News about Tabby’s star, the most mysterious star of 2017

IMAGE

Credit: Equipo de Tabetha Boyajian.

KIC 8462852, or "Tabby's Star" named after Tabetha Boyajian, the researcher at Louisiana State University (USA) who is leading its study, is a medium sized star, some 50% bigger than the Sun, and 1,000 degrees hotter, at a distance of around 1000 light years. However its brightness has been rising and falling sporadically, without a known explanation. Many theories and speculations of different types have been proposed to explain the unusual light curve of the star, including a mega structure built by aliens orbiting around it.

This mysterious Tabby's star, in the constellation of Cygnus, has caused tens of telescopes around the world to observe it during 2017, including the Gran Telescopio Canarias (GTC), the Mercator Telescope, the Nordic Optical Telescope (NOT) and the Telescopio Nazionale Galileo (TNG), all of them at the Roque de los Muchachos Observatory (Garafía, La Palma) and the network of telescopes of the Las Cumbres Observatory (LC0) group, which include a 40 cm telescope at the Teide Observatory (Izaña, Tenerife). As a result a new data set has been obtained, which is presented today in two articles, one by a large team led by Tabetha Boyajian, and the other led by Hans Deeg, a researcher at the IAC/ULL.

"Since the discovery of Tabby's star, using data which extend over five years' observations, finally we are in a position to present new, convincing ideas about the nature of this strange object", says Hans Deeg.

Scientists have been observing this star closely with the telescopes of the Las Cumbres Observatory from March 2016 until December 2017. In May of last year, when a team led by the researcher Marian Martínez was observing it with the Mercator telescope, the LCO network detected the beginning of a reduction by 1% in the brightness of the star for a few days. Following these observations, follow-up of observations of the star were started with high-resolution spectroscopy using NOT and TNG in addition to Mercator, involving several researchers from groups specializing in fields as diverse as solar physics, massive star physics and exoplanets.

In parallel the team led by Hans Deeg was prepared to observe it with the 10m GTC, awaiting for the moment when Tabby's star would "wake up". Using the OSIRIS instrument on the GTC they measured the colour of the star with high precision during this, and other episodes of dimming during 2017. It is very likely that interstellar dust causes the light from the star to dim, and then brighten. The new data show that the different colours in the light are being attenuated differently. "For this reason" infers Roi Alonso, a researcher at the IAC/ULL and another of the authors, "we know that the material which is interposed between us and the star is not opaque, as would be expected if it were a planet, or an alien mega structure".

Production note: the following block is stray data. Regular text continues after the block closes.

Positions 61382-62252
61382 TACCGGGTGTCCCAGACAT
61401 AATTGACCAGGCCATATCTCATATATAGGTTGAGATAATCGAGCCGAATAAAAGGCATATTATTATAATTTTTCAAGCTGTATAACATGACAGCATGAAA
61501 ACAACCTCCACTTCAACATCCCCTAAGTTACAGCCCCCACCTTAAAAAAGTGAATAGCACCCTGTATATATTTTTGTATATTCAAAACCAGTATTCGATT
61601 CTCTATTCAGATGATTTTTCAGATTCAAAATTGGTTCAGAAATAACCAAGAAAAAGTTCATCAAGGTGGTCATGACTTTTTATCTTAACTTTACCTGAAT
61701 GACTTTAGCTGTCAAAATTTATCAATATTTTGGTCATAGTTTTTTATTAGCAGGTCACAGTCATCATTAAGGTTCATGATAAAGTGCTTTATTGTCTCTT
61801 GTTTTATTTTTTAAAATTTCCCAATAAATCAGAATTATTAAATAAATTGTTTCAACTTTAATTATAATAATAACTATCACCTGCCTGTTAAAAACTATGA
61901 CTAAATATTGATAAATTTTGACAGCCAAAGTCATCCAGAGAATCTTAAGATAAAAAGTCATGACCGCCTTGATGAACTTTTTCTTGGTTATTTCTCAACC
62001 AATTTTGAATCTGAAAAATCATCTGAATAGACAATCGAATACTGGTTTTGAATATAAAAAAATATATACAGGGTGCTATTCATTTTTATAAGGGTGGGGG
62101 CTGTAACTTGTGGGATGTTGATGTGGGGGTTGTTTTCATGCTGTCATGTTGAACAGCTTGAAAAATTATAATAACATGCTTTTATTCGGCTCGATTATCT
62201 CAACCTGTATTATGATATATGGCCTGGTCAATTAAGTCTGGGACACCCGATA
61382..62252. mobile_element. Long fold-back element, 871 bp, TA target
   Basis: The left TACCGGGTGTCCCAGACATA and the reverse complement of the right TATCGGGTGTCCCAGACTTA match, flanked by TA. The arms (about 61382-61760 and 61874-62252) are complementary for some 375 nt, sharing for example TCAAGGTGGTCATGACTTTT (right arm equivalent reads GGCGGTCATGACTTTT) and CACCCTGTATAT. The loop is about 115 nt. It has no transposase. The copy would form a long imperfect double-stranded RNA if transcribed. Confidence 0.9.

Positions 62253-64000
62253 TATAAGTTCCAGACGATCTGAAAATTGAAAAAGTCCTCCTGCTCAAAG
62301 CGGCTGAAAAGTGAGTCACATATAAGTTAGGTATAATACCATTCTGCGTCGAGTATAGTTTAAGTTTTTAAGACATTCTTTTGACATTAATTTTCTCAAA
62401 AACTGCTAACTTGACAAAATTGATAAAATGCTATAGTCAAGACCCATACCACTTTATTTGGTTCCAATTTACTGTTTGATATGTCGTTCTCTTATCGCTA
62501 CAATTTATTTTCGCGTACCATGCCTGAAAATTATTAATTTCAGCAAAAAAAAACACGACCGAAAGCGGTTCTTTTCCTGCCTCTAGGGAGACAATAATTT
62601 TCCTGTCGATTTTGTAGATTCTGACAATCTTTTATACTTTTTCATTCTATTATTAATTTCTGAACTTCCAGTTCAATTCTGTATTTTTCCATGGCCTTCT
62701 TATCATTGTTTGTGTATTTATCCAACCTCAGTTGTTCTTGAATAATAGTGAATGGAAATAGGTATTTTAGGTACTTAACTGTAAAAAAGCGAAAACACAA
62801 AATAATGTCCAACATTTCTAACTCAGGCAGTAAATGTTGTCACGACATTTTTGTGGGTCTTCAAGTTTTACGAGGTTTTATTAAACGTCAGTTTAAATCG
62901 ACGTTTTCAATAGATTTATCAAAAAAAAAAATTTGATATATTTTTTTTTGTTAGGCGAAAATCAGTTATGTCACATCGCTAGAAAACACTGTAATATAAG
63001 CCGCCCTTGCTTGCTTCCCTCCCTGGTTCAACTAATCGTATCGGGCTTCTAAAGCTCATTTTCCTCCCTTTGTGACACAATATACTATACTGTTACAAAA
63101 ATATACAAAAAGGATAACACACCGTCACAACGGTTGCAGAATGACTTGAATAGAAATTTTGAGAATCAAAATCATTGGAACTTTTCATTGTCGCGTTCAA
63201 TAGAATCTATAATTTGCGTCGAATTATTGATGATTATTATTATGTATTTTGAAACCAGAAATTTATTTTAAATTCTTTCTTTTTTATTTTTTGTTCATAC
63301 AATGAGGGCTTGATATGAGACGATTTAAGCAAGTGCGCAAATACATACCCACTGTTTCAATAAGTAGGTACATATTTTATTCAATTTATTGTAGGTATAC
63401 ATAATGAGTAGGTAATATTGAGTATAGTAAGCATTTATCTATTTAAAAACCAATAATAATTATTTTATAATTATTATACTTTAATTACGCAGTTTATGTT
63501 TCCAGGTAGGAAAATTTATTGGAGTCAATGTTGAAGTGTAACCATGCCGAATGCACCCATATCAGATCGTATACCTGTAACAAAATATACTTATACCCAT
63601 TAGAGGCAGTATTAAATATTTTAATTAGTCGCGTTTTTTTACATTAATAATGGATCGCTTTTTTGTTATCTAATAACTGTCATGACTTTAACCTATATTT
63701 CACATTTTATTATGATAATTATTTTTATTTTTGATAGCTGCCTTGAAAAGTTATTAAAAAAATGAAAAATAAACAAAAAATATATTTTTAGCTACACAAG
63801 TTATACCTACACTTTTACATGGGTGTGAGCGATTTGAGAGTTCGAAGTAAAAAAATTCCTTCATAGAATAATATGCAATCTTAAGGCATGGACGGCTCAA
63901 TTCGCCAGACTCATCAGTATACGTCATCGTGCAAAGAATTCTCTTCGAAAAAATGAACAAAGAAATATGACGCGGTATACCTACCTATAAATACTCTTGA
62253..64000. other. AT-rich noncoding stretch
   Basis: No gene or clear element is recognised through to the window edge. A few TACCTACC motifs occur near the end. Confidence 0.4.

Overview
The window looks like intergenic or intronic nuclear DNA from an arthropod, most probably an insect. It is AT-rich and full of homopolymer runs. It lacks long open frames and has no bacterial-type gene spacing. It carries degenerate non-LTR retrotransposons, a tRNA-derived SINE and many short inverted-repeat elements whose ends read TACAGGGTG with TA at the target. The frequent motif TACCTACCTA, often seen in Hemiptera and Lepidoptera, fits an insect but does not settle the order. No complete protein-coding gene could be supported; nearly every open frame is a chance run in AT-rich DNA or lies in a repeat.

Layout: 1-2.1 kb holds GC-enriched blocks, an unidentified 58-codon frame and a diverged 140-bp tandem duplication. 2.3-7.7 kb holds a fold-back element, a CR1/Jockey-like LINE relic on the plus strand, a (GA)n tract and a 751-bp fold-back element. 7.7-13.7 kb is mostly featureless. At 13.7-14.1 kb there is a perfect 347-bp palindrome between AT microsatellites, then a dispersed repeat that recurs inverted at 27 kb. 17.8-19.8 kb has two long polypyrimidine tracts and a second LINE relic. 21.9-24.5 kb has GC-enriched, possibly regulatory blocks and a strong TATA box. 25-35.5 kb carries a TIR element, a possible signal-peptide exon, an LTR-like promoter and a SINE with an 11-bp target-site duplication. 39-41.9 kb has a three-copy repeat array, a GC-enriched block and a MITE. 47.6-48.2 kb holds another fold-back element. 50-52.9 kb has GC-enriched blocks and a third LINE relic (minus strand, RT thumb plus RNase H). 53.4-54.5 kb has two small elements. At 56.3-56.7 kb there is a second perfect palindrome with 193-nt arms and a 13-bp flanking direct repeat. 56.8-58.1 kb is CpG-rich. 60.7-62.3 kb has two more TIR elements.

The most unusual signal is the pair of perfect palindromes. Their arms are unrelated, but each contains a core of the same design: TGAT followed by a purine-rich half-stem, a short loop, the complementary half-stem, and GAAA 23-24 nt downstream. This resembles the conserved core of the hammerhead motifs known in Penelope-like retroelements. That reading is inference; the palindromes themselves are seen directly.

However the method used to study this star is leading the way to a new era in astronomy. Amateur astronomers, called "Planet Hunters" have been among those who, sifting through huge quantities of data from NASA's Kepler mission, detected the unusual behaviour of the star in 2015, years after the end of the mission in 2013. And in addition the observations with the LCO telescope network have been possible, at least in part, by the 90,000€ raised in a crowdfunding campaign organized by Boyajian for this purpose. "Yet again, without citizen support we would not have obtained this large quantity of data", states this researcher, who is an author on both articles.

However not all the answers are known. At the present time the teams which are observing on the GTC, as well as those around the world, are waiting for Tabby's star to wake up again, and show stronger dimming, from 10% to 20% as found in the observations from Kepler over 5 years ago. Although the present data support the hypothesis that the star is within a large dust cloud, which produces the attenuation, observing future deep fluctuations it is hope that the puzzle presented by this star will finally be solved.

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The Observatories of the Instituto de Astrofísica de Canarias (IAC) and the Gran Telescopio CANARIAS (GTC) are part of a network of Singular Scientific and Technical facilities (ICTS) in Spain.

Articles:

– BOYAJIAN, Tabetha et al. "The First Post-Kepler Brightness Dips of KIC 8462852", The Astrophysical Journal Letters, preprint at https://arxiv.org/abs/1801.00732 – DEEG, Hans et al. "Non-grey dimming events of KIC 8462852 from GTC spectrophotometry", Astronomy & Astrophysics Letters, preprint at https://arxiv.org/abs/1801.00720

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Original Source

http://www.iac.es/divulgacion.php?op1=16&id=1332&lang=en http://dx.doi.org/10.3847/2041-8213/aaa405

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